The suspect's possible identity, purpose and any possible information leaks are also being investigated, but because the suspect's computer skills were highly advanced, we anticipate a significant delay in producing the suspect's profile.
The Central Authority Secretariat
Special Task Force Defense Supervisor and the Battle Experiment Division of the Special Defense Army were informed that data from Program No. 68 may have been corrupted, and as a result we immediately considered the postponement of Program No. 12 for 1997.
However, because preparations for No. 12 are complete, and because there is no indication that the above data has been leaked into the civilian population, we have concluded the program should proceed as scheduled. However, we will be considering rescheduling future programs following No. 12, as well as implementing design changes in "Guadalcanal."
As the supervisor in charge of executing the experiment, you, supervisor of Program No. 12 are to proceed with extreme caution.
Furthermore, this infiltration incident is classified top secret information and is to be treated as such.
42 students remaining
As the bus entered the prefectural capital of Takamatsu, garden suburbs transformed into city streets of multicolored neon, headlights of oncoming cars, and checkered lights of office buildings. A group of well dressed men and women stood talking to each other in front of a streetside restaurant while they waited for a taxi. Tired, squatting youths smoked in the clean parking lot of a convenience store. A worker on his bicycle waited for the lights to change at the crossing. It was chilly for a May evening, so the man had put on his worn out jacket. Along with these other drifting impressions, the worker disappeared behind the bus window, swallowed by the low engine rumble. The digital display above the bus driver's head changed to 8:57.
Shuya Nanahara (Male Student No. 15, Third Year Class B, Shiroiwa Junior High School, Shiroiwa Town, Kagawa Prefecture) had been staring outside, leaning over Yoshitoki Kuninobu (Male Student No. 7), who had the window seat. As Yoshitoki dug through his bag, Shuya stared at his own right foot, which was sticking out in the aisle, and stretched out his Keds sneakers with his toes. It used to be that Keds weren't hard to find, but now they were extremely rare. The canvas of Shuya's shoes were torn on the right heel, and the stray threads stuck out like cat's whiskers. The shoe company was American, but the shoes themselves were made in Colombia. At present, 1997, the Republic of Greater East Asia hardly suffered from a shortage of goods. In fact it was rich with commodities, but imports were hard to come by lately. Well, it was only to be expected in a country with an official policy of isolationism.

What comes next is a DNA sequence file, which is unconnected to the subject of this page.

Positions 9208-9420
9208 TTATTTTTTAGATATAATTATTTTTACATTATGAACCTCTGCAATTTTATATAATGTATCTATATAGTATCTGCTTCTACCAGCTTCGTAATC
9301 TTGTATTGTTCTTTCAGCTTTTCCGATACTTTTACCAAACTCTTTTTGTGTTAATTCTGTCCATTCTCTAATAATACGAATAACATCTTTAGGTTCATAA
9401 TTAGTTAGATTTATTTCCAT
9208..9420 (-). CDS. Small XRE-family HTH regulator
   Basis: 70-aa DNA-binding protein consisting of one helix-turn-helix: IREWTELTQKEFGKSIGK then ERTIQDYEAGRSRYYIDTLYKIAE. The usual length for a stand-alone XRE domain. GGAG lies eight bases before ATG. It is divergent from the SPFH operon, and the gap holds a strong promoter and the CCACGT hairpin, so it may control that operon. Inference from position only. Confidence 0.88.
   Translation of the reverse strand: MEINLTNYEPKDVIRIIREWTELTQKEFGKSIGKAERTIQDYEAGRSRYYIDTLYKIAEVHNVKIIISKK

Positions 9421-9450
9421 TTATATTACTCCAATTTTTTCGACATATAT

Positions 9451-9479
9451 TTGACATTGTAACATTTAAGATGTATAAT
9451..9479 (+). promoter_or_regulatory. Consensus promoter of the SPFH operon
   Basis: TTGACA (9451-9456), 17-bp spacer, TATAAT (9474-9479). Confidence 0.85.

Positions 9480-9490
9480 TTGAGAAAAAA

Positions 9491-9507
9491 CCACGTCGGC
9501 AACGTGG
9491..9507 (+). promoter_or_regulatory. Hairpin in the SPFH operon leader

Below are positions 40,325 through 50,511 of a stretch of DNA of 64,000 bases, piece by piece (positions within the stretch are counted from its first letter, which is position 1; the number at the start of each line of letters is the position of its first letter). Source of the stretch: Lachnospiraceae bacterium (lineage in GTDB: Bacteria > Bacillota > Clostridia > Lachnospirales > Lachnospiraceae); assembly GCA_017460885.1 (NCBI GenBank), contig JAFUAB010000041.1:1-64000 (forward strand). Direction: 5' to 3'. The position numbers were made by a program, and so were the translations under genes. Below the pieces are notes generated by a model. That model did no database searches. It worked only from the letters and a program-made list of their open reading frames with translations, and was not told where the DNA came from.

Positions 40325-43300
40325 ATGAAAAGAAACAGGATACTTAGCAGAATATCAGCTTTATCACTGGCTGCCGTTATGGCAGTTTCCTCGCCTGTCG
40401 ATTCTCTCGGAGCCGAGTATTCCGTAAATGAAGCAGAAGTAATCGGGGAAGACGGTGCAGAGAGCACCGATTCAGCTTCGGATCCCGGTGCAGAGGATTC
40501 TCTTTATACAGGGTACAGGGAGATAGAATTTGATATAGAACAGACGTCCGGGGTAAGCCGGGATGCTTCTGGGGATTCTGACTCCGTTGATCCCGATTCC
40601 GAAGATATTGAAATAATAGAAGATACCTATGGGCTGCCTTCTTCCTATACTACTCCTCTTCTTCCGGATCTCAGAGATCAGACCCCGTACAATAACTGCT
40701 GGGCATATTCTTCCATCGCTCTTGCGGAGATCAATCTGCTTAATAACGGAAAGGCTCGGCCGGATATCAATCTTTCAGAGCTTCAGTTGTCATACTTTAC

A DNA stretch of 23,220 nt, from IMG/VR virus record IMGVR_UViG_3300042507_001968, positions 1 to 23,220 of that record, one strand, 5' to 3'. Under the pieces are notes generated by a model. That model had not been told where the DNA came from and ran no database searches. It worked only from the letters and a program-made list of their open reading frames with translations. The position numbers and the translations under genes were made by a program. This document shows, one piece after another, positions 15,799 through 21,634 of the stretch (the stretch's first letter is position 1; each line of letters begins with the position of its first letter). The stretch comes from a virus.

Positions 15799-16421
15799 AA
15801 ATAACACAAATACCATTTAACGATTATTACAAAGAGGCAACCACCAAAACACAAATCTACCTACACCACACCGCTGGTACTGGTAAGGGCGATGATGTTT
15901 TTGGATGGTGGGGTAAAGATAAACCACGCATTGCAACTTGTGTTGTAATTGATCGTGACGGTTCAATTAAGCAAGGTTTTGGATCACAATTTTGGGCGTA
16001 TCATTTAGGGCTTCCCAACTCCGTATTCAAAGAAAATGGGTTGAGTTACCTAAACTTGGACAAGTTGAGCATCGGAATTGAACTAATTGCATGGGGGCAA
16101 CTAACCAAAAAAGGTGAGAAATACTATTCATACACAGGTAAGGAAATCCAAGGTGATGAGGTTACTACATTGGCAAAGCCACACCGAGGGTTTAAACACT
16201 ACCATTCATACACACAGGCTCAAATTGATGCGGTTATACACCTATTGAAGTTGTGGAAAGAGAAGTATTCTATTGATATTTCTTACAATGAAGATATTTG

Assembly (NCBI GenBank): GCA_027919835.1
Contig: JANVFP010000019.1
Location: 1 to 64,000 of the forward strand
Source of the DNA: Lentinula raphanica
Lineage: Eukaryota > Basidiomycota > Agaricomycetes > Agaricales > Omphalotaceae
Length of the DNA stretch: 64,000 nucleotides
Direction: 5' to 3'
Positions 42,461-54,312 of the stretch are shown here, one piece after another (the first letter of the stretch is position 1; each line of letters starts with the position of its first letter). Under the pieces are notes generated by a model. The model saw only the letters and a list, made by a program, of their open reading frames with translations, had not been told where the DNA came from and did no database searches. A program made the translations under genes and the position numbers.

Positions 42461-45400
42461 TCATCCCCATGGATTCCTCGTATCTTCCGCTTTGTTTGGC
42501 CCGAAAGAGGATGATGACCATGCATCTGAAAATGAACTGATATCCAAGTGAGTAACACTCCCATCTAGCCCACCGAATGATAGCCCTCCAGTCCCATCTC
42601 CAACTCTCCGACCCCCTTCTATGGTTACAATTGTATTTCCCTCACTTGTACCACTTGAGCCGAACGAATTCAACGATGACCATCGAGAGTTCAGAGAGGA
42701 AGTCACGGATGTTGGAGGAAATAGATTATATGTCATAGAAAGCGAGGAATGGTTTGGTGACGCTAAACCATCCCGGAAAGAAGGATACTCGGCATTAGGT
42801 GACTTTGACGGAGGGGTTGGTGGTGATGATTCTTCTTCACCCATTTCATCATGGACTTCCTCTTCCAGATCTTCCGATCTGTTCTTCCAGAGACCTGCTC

Besides, America—both the government and the textbooks called them "the American Imperialists"—was an enemy state.
From the back of the bus, Shuya watched his forty-one classmates, who were illuminated by dull fluorescent lights fixed in dingy ceiling panels. They were all in the same class from last year. They were all still excited and chatting away, since hardly an hour had passed since their departure from their hometown of Shiroiwa. Spending the first night of a study trip on a bus seemed a little cheap. Worse yet, it felt like they were going on a forced march. But everyone would calm down once the bus crossed the Seto Bridge and got on the Sanyo Highway and headed towards their destination, the island of Kyushu.
The loud students at the front who were sitting around their teacher Mr. Hayashida were girls: Yukie Utsumi (Female Student No. 2), the class representative who looked good with braided hair; Haruka Tanizawa (Female Student No. 12), her volleyball teammate who was exceptionally tall; Izumi Kanai (Female Student No. 5), the preppy whose father was a town representative; Satomi Noda (Female Student No. 17), the model student who wore wire-rimmed glasses which suited her calm, intelligent face; and Chisato Matsui (Female Student No. 19), who was always quiet and withdrawn. They were the mainstream girls. You could call them "the neutrals." Girls tended to form cliques, but there weren't any particular groups that stuck out in Shiroiwa Junior High School's Third Year Class B, so categorizing them didn't seem right. If there was a group, it was the rebel or—to put it more bluntly—the
group led by Mitsuko Souma (Female Student No. 11). Hirono Shimizu (Female Student No. 10) and Yoshimi Yahagi (Female Student No. 21) rounded out that bunch. Shuya couldn't see them from where he was sitting.
The seats right behind the driver were slightly raised, and popping up above them were the two heads of Kazuhiko Yamamoto (Male Student No. 21) and Sakura Ogawa (Female Student No. 4), the most intimate couple in the class. Maybe they were laughing, because their heads shook slightly. They were so insular, the most trivial thing could have been entertaining them.
Closer to Shuya, lying in the aisle, was a large school uniform. It belonged to Yoshio Akamatsu (Male Student No. 1). He was the biggest kid in the class, but he was the timid type, the kind of kid who'd always end up the target of pranks and insults. His big body was crouched over, and he was busy playing a handheld video game.